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Why High Leverage Is Optimal for Banks

  • DeAngelo, Harry

    (University of Southern CA)

  • Stulz, Rene M.

    (OH State University and ECGI)

Liquidity production is a central role of banks. When there is a market premium for the production of (socially valuable) liquid financial claims and no other departures from the Modigliani and Miller (1958, MM) assumptions, we show that high leverage is optimal for banks. In this model, high leverage is not the result of distortions from agency problems, deposit insurance, or tax motives to borrow. The model can explain (i) why bank leverage increased over the last 150 years or so without invoking any of these distortions, (ii) why high bank leverage per se does not necessarily cause systemic risk, and (iii) why limits on the leverage of regulated banks impede their ability to compete with unregulated shadow banks. MM's leverage irrelevance theorem is inapplicable to banks: Because debt-equity neutrality assigns zero weight to the social value of liquidity, it is an inappropriately equity-biased baseline for assessing whether the high leverage ratios of real-world banks are excessive or socially destructive.

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Paper provided by Ohio State University, Charles A. Dice Center for Research in Financial Economics in its series Working Paper Series with number 2013-08.

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Date of creation: May 2013
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Handle: RePEc:ecl:ohidic:2013-08
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Web page: http://www.cob.ohio-state.edu/fin/dice/list.htm
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  1. Holmstrom, B & Tirole, J, 1996. "Private and Public Supply of Liquidity," Working papers 96-21, Massachusetts Institute of Technology (MIT), Department of Economics.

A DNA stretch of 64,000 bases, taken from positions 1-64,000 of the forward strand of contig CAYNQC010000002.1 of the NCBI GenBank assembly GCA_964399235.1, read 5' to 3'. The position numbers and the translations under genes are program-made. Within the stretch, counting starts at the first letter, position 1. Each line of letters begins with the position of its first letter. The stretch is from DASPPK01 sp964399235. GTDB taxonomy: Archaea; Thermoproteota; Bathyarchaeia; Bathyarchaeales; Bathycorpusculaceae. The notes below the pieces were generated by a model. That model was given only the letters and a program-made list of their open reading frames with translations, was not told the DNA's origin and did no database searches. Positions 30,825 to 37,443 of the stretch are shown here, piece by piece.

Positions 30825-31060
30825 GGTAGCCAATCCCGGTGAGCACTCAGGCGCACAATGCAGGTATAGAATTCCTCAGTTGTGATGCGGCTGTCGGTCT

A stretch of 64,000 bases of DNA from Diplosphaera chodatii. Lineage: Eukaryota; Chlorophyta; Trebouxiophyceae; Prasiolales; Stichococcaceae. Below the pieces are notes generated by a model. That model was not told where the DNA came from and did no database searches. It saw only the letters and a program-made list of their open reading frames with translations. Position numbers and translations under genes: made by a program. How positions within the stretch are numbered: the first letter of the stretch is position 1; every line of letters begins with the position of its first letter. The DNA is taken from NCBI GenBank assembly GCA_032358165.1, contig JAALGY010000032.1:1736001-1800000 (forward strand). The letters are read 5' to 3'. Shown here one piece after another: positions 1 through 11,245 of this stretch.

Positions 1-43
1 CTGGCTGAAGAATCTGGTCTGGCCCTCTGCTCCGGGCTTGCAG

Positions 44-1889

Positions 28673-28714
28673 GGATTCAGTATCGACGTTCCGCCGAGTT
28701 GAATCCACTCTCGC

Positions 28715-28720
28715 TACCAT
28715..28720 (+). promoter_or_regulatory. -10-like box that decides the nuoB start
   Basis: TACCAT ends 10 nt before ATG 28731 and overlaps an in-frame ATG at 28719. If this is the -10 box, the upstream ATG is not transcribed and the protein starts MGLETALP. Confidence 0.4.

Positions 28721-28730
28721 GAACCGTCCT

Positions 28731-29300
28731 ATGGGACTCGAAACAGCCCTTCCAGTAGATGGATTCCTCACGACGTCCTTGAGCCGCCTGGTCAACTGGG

2. Franklin Allen & Elena Carletti & Robert Marquez, 2013. "Deposits and Bank Capital Structure," NBER Chapters, in: New Perspectives on Corporate Capital Structure National Bureau of Economic Research, Inc.
  3. Merton H. Miller & Franco Modigliani, 1961. "Dividend Policy, Growth, and the Valuation of Shares," The Journal of Business, University of Chicago Press, vol. 34, pages 411.
  4. Nicola Gennaioli & Andrei Shleifer & Robert Vishny, 2011. "A model of shadow banking," Economics Working Papers 1283, Department of Economics and Business, Universitat Pompeu Fabra, revised May 2012.
  5. Arvind Krishnamurthy & Annette Vissing-Jorgensen, 2012. "The Aggregate Demand for Treasury Debt," Journal of Political Economy, University of Chicago Press, vol. 120(2), pages 233 - 267.
  6. Gorton, Gary B., 2010. "Slapped by the Invisible Hand: The Panic of 2007," OUP Catalogue, Oxford University Press, number 9780199734153, July.
  7. Samuel G. Hanson & Anil K. Kashyap & Jeremy C. Stein, 2011. "A Macroprudential Approach to Financial Regulation," Journal of Economic Perspectives, American Economic Association, vol. 25(1), pages 3-28, Winter.
  8. Douglas W. Diamond & Raghuram G. Rajan, 1999. "Liquidity Risk, Liquidity Creation and Financial Fragility: A Theory of Banking," NBER Working Papers 7430, National Bureau of Economic Research, Inc.
  9. repec:oup:qjecon:v:127:y:2012:i:1:p:57-95 is not listed on IDEAS
  10. Diamond, Douglas W & Dybvig, Philip H, 1983. "Bank Runs, Deposit Insurance, and Liquidity," Journal of Political Economy, University of Chicago Press, vol. 91(3), pages 401-19, June.
  11. Miller, Merton H., 1995. "Do the M & M propositions apply to banks?," Journal of Banking & Finance, Elsevier, vol. 19(3-4), pages 483-489, June.
  12. Gorton, Gary & Pennacchi, George, 1990. " Financial Intermediaries and Liquidity Creation," Journal of Finance, American Finance Association, vol. 45(1), pages 49-71, March.
  13. Miller, Merton H, 1977. "Debt and Taxes," Journal of Finance, American Finance Association, vol. 32(2), pages 261-75, May.
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